UCL Mathematical & Physical Sciences


MAPS 2023 Undergraduate (MSci) Innovation & Enterprise Competition Prize Winner Announced

31 August 2023

Many congratulations to Romain Lotthe and Andrei-Gabriel Pavel winners of the 2023 MAPS Faculty Undergraduate (MSci) Innovation and Enterprise Prize Competition.

Image of a trophy - Credit: iStock

Undergraduate (MSci) Innovation and Enterprise Prize Competition

The Undergraduate (MSci) Innovation and Enterprise prize was awarded to Romain Lotthe (UCL Chemistry) and Andrei-Gabriel Pavel (UCL Physics and Astronomy). Their projects were deemed to have an outstanding innovative aspect and a potential economic and societal impact. The competition aimed to motivate entrepreneurial spirit among the students.

Romain Lotthe - UCL Chemistry


Romain's supervisor Dr Michael Booth said:

"I am absolutely delighted that Romain has won a MAPS Innovation and Enterprise Prize for his final year research project, which he carried out in my group. Romain’s project was on developing controllable antibody-oligonucleotide conjugates, which are fast becoming an important clinical avenue for the application of DNA/RNA therapies. These types of therapies have the potential to revolutionise medicine, through using the gene sequence to personalise medicine.

Romain’s dedication and input was crucial in seeing this project come to fruition. He is a technically gifted scientist and was able to lead this project as a collaboration with multiple other groups."

In his response to being awarded the prize, Romain stated:

Romain Lotthe, winner of the MAPS I&E Student Prize Competition
"My MSci research project was definitely what I was most looking forward to when starting my degree four years ago. And it did not disappoint. Working on new tools for precision medicine in cancers was an extremely challenging but rewarding journey that I am proud to have completed here at UCL. The exciting atmosphere in the lab accompanying (rare) new discoveries and the support of other group members in front of the (many) failures was a thrilling environment to be part of. The guidance offered by Dr Michael Booth, Prof Vijay Chudasama and Prof Jamie Baker, my supervisors, was incredibly precious and I will surely keep in mind their advice during my PhD next year. Taking our promising findings to the MAPS I&E Competition helped to enrich the discussions we started together on the real-world impact for the treatment of aggressive cancers and on the ways to turn our progress into tangible applications. Making targeted DNA strands that we can activate with just a fibre optic indeed seems to be only the first step towards the development of a powerful new class of medicines able to help a wide range of patients. I am really looking forward to see the future developments of this project!"

Andrei-Gabriel Pavel - UCL Physics & Astronomy


Andrei's supervisor Professor Giorgio Savini said:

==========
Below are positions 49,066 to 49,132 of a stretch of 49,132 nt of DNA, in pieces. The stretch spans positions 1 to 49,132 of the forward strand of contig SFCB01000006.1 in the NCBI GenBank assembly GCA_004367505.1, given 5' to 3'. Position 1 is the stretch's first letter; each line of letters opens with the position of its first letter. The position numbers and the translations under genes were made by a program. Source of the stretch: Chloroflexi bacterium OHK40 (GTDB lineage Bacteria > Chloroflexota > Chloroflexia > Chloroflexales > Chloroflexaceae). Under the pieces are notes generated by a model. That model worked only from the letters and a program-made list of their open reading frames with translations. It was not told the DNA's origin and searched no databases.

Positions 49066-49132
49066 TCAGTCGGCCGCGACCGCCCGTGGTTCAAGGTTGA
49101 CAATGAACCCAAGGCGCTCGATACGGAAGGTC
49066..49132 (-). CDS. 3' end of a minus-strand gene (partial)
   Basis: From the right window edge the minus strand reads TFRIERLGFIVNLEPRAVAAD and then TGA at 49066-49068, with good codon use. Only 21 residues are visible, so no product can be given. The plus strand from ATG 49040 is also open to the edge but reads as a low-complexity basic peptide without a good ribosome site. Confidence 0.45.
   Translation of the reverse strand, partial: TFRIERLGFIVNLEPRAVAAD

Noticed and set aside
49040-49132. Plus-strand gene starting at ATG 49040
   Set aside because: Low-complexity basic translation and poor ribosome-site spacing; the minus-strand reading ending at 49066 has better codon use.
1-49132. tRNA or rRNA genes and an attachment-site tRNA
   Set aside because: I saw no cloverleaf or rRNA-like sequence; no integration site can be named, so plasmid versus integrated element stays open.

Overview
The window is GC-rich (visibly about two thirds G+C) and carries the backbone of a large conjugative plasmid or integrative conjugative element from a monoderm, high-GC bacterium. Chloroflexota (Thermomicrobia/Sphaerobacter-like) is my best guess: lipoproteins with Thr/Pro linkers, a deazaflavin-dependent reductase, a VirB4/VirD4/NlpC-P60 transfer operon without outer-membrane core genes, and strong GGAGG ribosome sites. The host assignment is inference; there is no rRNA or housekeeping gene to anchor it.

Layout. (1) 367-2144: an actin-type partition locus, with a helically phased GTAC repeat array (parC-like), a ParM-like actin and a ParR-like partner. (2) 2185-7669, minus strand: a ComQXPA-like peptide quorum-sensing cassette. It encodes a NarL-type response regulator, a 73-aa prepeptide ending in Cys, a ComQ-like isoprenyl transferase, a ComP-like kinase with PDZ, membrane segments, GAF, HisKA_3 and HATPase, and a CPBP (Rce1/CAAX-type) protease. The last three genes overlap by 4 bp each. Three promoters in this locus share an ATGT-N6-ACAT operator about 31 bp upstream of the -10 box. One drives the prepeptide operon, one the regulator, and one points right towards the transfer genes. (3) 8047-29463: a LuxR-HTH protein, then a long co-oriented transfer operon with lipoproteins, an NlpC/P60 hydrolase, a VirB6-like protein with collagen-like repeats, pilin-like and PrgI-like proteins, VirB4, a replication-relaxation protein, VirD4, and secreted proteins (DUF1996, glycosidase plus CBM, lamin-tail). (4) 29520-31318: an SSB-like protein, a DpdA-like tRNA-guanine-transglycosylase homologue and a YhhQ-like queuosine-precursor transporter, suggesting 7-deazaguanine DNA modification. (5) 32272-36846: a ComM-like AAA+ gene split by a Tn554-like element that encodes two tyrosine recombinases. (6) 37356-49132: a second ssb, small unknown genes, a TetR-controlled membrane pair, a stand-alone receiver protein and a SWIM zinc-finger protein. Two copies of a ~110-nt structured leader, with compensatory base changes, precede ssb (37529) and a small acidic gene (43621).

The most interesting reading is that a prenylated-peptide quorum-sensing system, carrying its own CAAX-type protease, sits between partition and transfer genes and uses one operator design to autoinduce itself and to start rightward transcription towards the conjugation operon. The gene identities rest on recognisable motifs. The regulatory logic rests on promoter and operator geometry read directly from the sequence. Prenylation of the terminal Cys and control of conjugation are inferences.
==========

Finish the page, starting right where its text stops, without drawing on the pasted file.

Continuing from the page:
"Supervising Andrei has been a pleasure and eye-opening. What was initially an academic goal in defining the scientific aspects and optimal components for a very small solar spectroscopy "shoebox" satellite (cubesat) became, with Andrei's initiative, an investigation in the combined design and its commercial optimization by analyzing the range of existing off the shelf components for each subsystem.

The Faculty Innovation and Entrepreneurship prize is a great way to highlight to students and faculty alike how some projects can be taken to another level through commercialization while enhancing the impact they can have in society."

In his response to being awarded the prize, Andrei stated:

Andrei Pavel, winner of the MAPS I&E Student Prize Competition
"For my Master’s project, I designed a small type of satellite called a CubeSat aimed at measuring the ultraviolet radiation that the Earth receives from the Sun, which is very important in understanding climate and how to protect ourselves against space weather phenomena. I was very fortunate to have Professor Giorgio Savini as my supervisor, who gave me freedom to explore what I was most interested in while always keeping me on the right track. My project is relevant in today’s rapidly expanding space industry, in which the paradigm has been shifting for the last two decades: if in the past the goal was to build bigger and higher-performing instruments to overcome technological challenges and only government space agencies could afford them, nowadays smaller and cheaper spacecraft are becoming increasingly popular, as they facilitate access to space for a wider variety of entities: universities, private companies, and even interested amateurs.


Taking part in the MAPS Innovation and Enterprise Student Prize Competition was a highly rewarding experience for me, as it helped me think beyond the immediate aspects of my project and towards its potential impact on our society. It also gave me some ideas that I would like to pursue in the future. I strongly believe that space exploration is a vital area for our evolution and ultimately our survival, and making it more accessible is the natural way going forward."